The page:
CCG North Planning Region Report to Australia's Commonwealth Marine Reserves Review

In reviewing the available data on the North Marine Reserve Network the Centre for Conservation Geography makes five key findings relating to a review of the zoning plans for the North Marine Reserves (the North Marine Reserve Network and its zoning was passed into law by the Abbott Government in December 2013[1]):

  1. Marine National Park Zones:  Are critical to the protection of the North Marine Region’s marine life with the weight of scientific evidence showing that partially protected zones don’t deliver the broad ranging and significant benefits for marine life of highly protected zones. The Centre for Conservation Geography recommends expanding the number and size of Marine National Park Zones in the North Marine Reserve Network.
  2. Social and economic impacts:  The information compiled by the Centre for Conservation Geography shows that the net social and economic value of the North Marine Reserve Network to the Australian community is upwards of $200 million. Within this positive impacts on nature based tourism, recreational fishing, Indigenous employment and regional employment are expected to outweigh any possible negative impacts on commercial fishing. Community support for the marine reserves is very strong with over 99% of the more than 10,000 submissions to the public consultation process supportive of increased protection for the North Marine Region. The zoning plan could be improved so as to enhance the positive social and economic impacts by providing increased protection to areas within, adjacent or near to Indigenous sea country and by extending the area protected from destructive fishing practices like pelagic gillnetting and longlining.
  3. Destructive fishing practices:  The Government’s risk assessment process found five commercial fishing practices to be incompatible with the conservation values of the North Marine Reserve Network. The zoning plan should be adjusted to ensure that these five fishing practices are fully removed from the North Marine Reserve Network.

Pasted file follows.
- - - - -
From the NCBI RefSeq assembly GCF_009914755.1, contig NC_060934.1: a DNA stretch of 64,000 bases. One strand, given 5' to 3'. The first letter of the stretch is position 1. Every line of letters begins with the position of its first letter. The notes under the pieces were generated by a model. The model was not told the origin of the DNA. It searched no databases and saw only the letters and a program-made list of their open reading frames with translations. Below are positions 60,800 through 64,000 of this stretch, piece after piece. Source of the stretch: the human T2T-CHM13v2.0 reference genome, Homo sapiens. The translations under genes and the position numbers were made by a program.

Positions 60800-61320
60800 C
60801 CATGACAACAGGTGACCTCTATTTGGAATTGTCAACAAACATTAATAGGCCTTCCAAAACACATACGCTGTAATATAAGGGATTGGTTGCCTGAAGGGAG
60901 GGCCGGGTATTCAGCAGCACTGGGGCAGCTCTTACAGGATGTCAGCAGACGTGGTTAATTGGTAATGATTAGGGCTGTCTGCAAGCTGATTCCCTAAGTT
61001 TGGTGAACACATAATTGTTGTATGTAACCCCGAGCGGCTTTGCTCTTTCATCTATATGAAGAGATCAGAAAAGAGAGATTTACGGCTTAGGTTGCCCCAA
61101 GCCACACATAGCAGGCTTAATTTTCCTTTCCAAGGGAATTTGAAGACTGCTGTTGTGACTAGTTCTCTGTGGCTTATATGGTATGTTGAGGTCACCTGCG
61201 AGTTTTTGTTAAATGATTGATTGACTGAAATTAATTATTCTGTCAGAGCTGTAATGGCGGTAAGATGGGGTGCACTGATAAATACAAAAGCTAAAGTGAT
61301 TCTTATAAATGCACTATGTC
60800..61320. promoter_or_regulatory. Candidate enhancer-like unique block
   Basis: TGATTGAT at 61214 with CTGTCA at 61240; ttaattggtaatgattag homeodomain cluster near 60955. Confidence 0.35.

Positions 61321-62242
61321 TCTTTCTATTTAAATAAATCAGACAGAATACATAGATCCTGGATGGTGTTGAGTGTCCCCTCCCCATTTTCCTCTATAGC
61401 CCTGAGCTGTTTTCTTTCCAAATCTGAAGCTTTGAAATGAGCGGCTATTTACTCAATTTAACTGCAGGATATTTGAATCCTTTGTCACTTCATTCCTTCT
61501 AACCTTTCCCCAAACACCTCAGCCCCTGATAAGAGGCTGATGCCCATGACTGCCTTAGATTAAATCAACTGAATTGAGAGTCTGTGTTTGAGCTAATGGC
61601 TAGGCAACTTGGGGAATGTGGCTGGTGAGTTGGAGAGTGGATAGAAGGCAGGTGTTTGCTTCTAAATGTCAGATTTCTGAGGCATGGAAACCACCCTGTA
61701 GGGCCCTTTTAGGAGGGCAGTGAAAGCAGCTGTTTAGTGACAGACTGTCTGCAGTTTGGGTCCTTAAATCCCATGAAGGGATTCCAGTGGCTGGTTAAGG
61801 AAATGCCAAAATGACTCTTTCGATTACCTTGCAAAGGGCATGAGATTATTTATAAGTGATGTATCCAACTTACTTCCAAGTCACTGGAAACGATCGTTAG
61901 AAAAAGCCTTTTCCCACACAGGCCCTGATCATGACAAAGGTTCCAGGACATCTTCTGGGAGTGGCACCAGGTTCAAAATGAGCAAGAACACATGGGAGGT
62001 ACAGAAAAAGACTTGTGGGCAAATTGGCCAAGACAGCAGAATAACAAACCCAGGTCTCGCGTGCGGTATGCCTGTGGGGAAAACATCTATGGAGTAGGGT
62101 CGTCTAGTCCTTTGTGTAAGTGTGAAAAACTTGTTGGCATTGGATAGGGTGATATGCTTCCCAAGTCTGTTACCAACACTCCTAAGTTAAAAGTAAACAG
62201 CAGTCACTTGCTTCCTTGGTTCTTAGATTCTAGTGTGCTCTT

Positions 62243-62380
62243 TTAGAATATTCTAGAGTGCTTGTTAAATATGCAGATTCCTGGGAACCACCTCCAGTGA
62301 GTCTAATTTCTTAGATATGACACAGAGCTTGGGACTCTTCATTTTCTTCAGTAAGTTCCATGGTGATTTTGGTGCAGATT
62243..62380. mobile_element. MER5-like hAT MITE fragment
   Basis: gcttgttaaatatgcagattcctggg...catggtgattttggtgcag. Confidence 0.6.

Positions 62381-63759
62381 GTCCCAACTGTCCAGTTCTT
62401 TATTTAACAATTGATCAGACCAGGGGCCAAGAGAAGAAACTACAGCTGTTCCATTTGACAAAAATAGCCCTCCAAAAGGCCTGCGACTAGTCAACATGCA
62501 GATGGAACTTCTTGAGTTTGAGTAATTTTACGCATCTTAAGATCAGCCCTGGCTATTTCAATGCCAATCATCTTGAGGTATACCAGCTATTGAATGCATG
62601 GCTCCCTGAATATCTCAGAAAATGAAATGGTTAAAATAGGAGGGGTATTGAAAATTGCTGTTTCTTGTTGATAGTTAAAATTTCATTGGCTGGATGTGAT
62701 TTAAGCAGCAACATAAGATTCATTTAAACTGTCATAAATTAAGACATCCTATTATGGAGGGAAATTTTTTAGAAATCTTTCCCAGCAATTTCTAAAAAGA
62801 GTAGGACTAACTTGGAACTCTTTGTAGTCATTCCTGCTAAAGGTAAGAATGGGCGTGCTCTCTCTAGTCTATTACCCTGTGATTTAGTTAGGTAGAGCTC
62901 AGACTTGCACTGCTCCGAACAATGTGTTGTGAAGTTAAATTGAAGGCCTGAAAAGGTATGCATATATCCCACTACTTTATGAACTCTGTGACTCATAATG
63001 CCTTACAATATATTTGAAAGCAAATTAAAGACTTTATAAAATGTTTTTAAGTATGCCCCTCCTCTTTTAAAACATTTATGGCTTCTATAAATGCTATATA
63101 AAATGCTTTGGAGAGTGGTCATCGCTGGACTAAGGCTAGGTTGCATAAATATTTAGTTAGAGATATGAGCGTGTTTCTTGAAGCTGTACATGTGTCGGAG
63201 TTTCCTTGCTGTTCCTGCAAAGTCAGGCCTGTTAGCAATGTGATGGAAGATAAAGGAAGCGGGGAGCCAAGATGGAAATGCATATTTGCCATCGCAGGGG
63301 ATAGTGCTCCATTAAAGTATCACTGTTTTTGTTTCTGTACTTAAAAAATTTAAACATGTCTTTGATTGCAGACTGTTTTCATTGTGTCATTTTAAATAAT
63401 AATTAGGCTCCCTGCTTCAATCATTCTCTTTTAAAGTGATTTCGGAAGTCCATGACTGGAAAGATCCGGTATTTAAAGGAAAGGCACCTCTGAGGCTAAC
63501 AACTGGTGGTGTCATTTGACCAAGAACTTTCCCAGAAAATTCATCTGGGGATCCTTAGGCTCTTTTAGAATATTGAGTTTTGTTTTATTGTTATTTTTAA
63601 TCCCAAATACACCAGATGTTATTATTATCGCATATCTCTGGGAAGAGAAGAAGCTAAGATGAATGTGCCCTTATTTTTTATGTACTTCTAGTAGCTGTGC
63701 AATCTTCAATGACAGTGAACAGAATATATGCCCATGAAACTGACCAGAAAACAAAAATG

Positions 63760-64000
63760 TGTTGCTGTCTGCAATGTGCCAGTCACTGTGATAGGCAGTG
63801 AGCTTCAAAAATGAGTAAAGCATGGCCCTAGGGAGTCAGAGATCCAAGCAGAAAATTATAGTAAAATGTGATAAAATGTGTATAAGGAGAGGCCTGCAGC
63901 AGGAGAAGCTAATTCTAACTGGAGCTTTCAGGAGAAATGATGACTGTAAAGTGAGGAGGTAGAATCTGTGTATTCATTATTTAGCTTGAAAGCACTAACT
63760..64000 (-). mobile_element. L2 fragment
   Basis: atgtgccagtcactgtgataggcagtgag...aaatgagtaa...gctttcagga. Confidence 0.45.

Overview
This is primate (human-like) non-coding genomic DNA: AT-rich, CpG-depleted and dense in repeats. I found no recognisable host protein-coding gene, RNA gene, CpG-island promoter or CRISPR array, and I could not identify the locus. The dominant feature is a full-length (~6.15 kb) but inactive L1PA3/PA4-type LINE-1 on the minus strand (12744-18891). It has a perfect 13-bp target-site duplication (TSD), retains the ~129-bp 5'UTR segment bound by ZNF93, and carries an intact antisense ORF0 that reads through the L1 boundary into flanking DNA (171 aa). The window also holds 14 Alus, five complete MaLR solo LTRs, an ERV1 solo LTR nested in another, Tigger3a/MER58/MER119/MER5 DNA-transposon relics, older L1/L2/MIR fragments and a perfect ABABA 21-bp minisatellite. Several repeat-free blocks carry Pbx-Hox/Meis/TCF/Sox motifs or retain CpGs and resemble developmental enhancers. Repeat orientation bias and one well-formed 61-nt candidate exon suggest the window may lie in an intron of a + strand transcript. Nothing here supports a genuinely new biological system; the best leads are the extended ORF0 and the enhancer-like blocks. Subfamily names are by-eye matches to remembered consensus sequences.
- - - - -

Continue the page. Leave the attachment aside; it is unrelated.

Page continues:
4. Seabed mining:  The North Marine Reserve Network leaves 97% of the North Marine Region open to seabed mining including high conservation locations like around Groote Eylandt and Limmen Bight. Australians do not want to see mining across such large swathes of our oceans. The zoning plan for the North Marine Reserve Network needs to play a more significant role in helping to find a better balance between mining and the other values of the ocean.
  5. Unprotected habitats:  Major concerns exist within the scientific community about the low level of protection for the unique habitats of the shelf and upper slope environments of the North Marine Region. Habitats with low, or no protection within Marine National Park Zones include entire marine bioregions, as well as key ecological features and biologically important areas for iconic species like sea turtles and seabirds. The review should consider increasing the protection for these features.

 



[1] Commonwealth of Australia, 2013. Environment Protection and Biodiversity Conservation (Commonwealth Marine Reserves) Proclamation 2013 <http://www.comlaw.gov.au/Details/F2013L02108>

 

Report: 
application/pdf icon
CCG North Planning Region report to Australia's Commonwealth Marine Reserves Review in March 2015.
empowered by Tribe Rising